• Geoffrey Michael GaddEmail author
Part of the Fungal Biology book series (FUNGBIO)


Geomycology can be simply defined as ‘the scientific study of the roles of fungi in processes of fundamental importance to geology’. As such it can be considered as a sub-discipline of geomicrobiology and a component of biogeochemistry. The geomycological importance of fungi is significant in several key areas, such as nutrient and element cycling, rock and mineral transformations, bioweathering and mycogenic biomineral formation. Such processes can occur in aquatic and terrestrial habitats, but it is in the terrestrial environment where fungi probably have the greatest geochemical influence. Of special significance are the mutualistic relationships with phototrophic organisms, lichens (algae, cyanobacteria) and mycorrhizas (plants). Central to most geomycological processes are transformations of metals and minerals, and fungi possess a variety of properties that affect metal speciation, toxicity and mobility, as well as mineral formation, dissolution or deterioration. Some fungal transformations have potential beneficial applications in environmental biotechnology, e.g. in metal and radionuclide leaching, biorecovery, detoxification and bioremediation, and in the production or deposition of biominerals or metallic elements with catalytic or other properties. Metal and mineral transformations may also result in adverse effects when these processes result in spoilage and destruction of natural and synthetic materials, rock and mineral-based building materials (e.g. plaster, mortar, concrete), biocorrosion of metals, alloys and related substances, and adverse effects on radionuclide speciation, mobility and containment. The ubiquity and importance of fungi in biosphere processes underlines the importance of geomycology as an interdisciplinary subject area.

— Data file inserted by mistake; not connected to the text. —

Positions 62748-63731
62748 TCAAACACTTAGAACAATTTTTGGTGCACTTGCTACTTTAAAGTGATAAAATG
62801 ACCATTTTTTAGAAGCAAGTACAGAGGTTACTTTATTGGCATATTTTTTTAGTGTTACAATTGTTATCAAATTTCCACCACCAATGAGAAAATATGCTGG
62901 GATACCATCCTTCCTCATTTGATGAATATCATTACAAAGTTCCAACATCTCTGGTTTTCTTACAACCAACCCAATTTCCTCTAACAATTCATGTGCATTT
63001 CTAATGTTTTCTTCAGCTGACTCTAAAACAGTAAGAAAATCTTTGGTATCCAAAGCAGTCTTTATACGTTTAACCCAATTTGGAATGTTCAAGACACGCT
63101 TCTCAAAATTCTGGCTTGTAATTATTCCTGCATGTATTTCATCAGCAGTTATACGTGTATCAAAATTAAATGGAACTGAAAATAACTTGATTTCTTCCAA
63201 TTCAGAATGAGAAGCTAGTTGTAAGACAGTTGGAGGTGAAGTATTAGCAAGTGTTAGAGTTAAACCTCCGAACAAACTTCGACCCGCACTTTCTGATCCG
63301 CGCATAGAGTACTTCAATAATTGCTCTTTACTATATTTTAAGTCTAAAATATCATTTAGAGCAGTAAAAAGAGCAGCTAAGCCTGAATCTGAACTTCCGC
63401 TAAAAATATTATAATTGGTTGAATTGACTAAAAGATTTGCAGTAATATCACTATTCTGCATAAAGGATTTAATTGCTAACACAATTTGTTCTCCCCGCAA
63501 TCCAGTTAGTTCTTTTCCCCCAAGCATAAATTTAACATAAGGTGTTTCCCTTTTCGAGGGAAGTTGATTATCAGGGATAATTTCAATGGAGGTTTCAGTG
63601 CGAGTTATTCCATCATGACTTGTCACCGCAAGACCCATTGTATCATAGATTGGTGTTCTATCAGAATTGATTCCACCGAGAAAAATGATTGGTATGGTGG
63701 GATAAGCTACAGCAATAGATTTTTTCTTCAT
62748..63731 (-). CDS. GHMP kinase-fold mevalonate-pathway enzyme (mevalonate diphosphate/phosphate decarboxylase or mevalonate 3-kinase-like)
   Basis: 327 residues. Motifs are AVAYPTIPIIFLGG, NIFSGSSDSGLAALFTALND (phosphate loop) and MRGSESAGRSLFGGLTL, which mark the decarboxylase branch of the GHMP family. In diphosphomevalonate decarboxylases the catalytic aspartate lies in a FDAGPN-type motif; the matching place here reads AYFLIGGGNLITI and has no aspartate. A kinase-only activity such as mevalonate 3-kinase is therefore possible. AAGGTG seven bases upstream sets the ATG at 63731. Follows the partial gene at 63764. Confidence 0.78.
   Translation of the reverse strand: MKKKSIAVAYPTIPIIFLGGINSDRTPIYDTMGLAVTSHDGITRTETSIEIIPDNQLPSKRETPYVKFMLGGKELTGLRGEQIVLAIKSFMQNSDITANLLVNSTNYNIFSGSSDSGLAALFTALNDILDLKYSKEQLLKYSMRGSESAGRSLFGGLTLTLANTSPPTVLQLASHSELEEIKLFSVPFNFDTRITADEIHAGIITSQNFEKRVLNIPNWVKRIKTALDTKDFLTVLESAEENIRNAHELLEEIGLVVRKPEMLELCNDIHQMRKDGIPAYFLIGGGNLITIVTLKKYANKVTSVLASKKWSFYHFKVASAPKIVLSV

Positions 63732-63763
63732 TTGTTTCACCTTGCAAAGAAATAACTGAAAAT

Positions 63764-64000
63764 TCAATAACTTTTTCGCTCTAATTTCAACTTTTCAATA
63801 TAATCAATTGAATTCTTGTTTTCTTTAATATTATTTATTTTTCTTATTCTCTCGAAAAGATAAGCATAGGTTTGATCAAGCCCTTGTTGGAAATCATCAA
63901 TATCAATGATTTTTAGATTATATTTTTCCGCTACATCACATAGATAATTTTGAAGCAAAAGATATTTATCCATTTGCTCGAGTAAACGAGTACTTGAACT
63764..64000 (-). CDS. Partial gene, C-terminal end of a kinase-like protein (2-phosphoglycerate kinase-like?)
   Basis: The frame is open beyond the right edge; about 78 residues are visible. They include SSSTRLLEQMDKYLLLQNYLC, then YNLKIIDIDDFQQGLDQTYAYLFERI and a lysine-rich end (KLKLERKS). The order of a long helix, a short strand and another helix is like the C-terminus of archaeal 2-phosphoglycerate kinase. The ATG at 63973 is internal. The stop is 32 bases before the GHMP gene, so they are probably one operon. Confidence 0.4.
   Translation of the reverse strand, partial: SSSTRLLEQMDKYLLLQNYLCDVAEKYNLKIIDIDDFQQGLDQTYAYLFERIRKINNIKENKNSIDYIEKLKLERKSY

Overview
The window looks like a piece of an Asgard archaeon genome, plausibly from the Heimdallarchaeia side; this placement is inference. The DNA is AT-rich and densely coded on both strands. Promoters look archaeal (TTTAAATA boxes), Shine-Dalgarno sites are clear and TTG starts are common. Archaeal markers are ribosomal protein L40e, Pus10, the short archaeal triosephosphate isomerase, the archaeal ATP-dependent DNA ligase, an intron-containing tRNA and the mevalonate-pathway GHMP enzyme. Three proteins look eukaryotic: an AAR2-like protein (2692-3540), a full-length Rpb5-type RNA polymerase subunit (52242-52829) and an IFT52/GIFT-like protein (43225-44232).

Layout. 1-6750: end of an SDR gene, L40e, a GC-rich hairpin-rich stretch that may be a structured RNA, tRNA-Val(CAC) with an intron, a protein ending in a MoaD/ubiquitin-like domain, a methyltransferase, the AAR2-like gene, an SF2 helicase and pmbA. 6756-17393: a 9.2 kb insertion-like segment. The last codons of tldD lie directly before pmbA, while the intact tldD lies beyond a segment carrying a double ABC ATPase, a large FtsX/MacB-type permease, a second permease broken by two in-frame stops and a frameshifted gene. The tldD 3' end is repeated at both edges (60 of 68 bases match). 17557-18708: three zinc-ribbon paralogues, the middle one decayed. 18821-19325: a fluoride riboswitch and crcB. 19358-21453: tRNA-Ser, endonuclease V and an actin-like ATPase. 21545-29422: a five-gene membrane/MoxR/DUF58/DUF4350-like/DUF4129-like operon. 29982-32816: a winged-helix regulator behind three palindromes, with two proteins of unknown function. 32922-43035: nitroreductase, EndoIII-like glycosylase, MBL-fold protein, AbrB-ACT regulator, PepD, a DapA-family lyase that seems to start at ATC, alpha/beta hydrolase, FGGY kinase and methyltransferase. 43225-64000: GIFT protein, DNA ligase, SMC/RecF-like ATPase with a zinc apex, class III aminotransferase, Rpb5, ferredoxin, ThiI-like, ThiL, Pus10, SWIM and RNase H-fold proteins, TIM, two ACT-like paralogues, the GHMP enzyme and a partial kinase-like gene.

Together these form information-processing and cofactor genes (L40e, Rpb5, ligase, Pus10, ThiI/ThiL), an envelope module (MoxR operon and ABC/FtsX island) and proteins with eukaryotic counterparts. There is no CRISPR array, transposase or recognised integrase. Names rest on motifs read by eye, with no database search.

Geomycology Geomicrobiology Biomineralization Bioremediation Metal-microbe interactions Biominerals Mineral dissolution Biorecovery Biocorrosion 



The author gratefully acknowledges research support from the Natural Environment Research Council (NE/M010910/1 (TeaSe); NE/M011275/1 (COG3)), the National Natural Science Foundation of China (U1503281), the Biotechnology and Biological Sciences Research Council, the Royal Societies of London and Edinburgh, CCLRC Daresbury SRS, British Nuclear Fuels plc, the National Nuclear Laboratory and Nuclear Decommissioning Agency, and an award under the 1000 Talents Plan with the Xinjiang Institute of Geography and Ecology, Chinese Academy of Sciences, Urumqi, China.


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© Springer International Publishing Switzerland 2016

Authors and Affiliations

  1. 1.Geomicrobiology Group, School of Life SciencesUniversity of DundeeDundeeUK

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